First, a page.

A method of creating a peached or distressed surface on a fabric by means of rubbing or grating with sand or pebbles. Often used on denim to create a "worn" look.
Leather that has been given a velvety nap.
A fiber which has been man-made through the use of chemical combinations. Synthetic fibers often have increased durability, strength and resistance to the elements.
With a smooth feel, and a crisp hand, taffeta can be made from a variety of fibers including silk and rayon. It has a subtle horizontal ribbing effect and provides lots of body and an ultimate rustle.
A heavy, often ornately designed textile typically used for wall-hangings and large draperies. From the French tapis meaning carpet.
The traditional name for Scottish plaid cloth, originally made from wool with a twill weave. From the French tiretaine meaning "linsey-woolsey". The sett, or number of threads of each color in each warp and weft stripe, of each style of tartan cloth is recorded and maintained by The Scottish Tartan Society.
A fabric made from the cellulose of wood pulp, then processed into a silk-like fabric that is very soft with great drape. It's usually a medium weight fabric that can be easily dyed and cared for.
Usually made from cotton, but sometimes made from linen, this fabric has a moisture-absorbing loop pile that covers surface on one or both sides.
A process of resist dyeing, where parts of a cloth are tied, knotted or folded as to avoid penetration of a particular dye.
This lightweight, extremely fine, machine-made hexagonal shape netting, is usually made from nylon, silk, or rayon.
A medium to heavy weight, roughly textured wool fabric, often featuring a twill weave, houndstooth or herringbone design. A classically English look accompanies this durable fabric, which is popular in sport coats, jackets and hats.
An incredibly versatile fabric distinguishable by diagonal ribs on its face, and a soft, smooth finish. Gabardine, serge, and denim are all examples of till fabrics.
A synthetic fabric similar to suede, with a micro-fiber structure, that is stain resistant and durable.
The practice of covering furniture with fabric. Upholstery fabric need to be durable and resistant to stains and wear, and are often made from heavy cotton, leather or synthetic fabrics.
Typically produced with a knitted back, velour resembles velvet, but has some stretch and an uneven pile giving it a slightly rougher look. Velour is French for velvet, and it is made from fibers such as cotton, wool, or spun rayon.
Velvet is one of the most luxurious fabrics because of its evenly cut, thick, soft pile. Traditionally made from silk, velvet comes in a variety of blends like rayon/silk, cotton, or nylon, and some velvets, such as stretch velvet, has some lycra blended in as well.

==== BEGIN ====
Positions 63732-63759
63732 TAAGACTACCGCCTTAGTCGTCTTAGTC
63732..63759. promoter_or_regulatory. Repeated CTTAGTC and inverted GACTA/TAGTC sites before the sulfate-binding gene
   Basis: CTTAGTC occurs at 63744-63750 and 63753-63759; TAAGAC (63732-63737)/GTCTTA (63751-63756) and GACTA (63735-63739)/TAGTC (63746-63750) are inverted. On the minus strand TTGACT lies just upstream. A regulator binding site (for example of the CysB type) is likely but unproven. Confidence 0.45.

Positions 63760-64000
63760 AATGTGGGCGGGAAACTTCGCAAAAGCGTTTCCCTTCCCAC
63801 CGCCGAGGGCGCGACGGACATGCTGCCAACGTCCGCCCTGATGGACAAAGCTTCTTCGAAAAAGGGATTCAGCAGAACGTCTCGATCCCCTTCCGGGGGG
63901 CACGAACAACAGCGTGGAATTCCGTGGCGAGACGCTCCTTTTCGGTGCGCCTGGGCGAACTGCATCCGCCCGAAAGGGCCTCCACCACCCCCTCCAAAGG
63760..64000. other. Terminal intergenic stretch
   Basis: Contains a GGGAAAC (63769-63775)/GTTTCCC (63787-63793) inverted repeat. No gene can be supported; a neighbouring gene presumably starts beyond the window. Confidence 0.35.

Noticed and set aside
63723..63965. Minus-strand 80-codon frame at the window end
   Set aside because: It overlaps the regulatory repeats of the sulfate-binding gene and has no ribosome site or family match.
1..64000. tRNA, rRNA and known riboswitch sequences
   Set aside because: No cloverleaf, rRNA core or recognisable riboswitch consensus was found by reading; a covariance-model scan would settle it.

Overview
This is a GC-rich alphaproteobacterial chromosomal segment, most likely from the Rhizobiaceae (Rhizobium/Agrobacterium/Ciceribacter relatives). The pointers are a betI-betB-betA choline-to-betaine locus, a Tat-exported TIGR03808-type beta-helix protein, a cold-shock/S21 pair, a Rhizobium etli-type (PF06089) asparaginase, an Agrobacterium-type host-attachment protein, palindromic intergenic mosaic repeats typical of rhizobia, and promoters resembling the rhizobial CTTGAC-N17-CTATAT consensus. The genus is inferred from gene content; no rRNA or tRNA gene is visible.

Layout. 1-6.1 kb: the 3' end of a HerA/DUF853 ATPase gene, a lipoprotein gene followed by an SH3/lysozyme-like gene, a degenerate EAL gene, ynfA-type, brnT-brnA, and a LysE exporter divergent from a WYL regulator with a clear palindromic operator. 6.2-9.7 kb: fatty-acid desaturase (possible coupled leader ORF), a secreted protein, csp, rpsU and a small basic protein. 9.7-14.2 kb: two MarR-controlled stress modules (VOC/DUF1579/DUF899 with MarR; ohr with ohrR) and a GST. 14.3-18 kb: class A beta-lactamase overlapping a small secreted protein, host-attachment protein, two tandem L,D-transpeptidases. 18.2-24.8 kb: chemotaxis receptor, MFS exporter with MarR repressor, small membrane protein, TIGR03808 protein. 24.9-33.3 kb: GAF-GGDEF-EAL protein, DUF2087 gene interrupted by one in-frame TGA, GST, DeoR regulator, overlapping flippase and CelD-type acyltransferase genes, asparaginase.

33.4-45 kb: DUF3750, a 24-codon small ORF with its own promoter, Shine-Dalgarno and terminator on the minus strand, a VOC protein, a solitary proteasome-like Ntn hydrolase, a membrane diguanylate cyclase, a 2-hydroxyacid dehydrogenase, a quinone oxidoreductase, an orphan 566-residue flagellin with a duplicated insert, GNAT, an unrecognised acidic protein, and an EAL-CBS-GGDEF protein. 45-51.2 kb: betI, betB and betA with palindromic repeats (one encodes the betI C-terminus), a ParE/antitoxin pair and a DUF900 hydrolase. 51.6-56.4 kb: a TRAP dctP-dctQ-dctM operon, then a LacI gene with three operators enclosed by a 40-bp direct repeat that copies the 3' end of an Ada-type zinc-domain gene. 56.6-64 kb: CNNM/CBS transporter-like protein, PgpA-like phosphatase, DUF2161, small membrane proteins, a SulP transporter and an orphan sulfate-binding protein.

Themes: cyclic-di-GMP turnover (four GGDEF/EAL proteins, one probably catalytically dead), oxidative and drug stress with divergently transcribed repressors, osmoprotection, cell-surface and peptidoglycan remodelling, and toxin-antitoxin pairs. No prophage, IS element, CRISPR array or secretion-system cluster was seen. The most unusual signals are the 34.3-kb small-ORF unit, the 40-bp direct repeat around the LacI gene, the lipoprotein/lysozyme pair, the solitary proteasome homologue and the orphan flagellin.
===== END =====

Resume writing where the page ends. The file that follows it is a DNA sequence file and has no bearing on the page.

A lightweight fabric made from cotton with a very short, dense pile. Developed in Manchester, England in the 18th century, velveteen lacks the sheen and drape of velvet, is woven with an extra filling yarn, and can have a plain or a twill back.
A synthetic fabric made from PVC which resembles leather.
A man made synthetic fiber, typically referred to as rayon. Viscose has a silken, smooth feel and a terrific drape, and is often used for linings and bridal garments.
Usually made with cylindrical combed yarns, this plain, loosely woven fabric has an extremely clear surface because the excess fuzzy yarns are singed away. It is thin, semi-transparent, and very lightweight, resembling an organdy or organza in appearance.
The vertical threads in a particular fabric or on a loom.
The manner in which a fabric is produced, utilizing methods of combining the warp and weft threads. The type of weave affects the strength, stretch, sheen and weight of a fabric. The basic types of weaves are plain, twill and satin.
The horizontal threads in a particular fabric or on a loom.
A heavier twill fabric, similar to gabardine or elastique, but more rugged and with a steeper ribbing.
This textile is made using the fibers from the hair of animals, such as goats, sheep, camels, or llamas, and it comes in several different forms from crepe, to gabardine, to worsted. Wool is moisture absorbing and known for its warmth, and is also naturally stain and wrinkle resistant.
A finely woven wool crepe with two layers bonded together to generate lighter-weight wool fabric.
A high quality, fine wool yarn produced from the short, strong, and durable fleece of the Merino sheep. It is extremely soft and versatile.
A wool fabric woven from firmly twisted yarns, which are spun from combed long-staple wool, creating a solid smooth surface with no nap.
Also referred to as thread, yarn is the basic component of all fabrics. Yarn can be composed of twisted natural or synthetic fibers, or a longer single fiber.
Named after the zibeline animal of Siberia, this textile is a satin weave faric made from the wool of cross-bred worsted yarns. Zibeline is napped, then steamed and pressed. It has a long, one-directional nape and is very sleek and shiny. Also known as zibaline.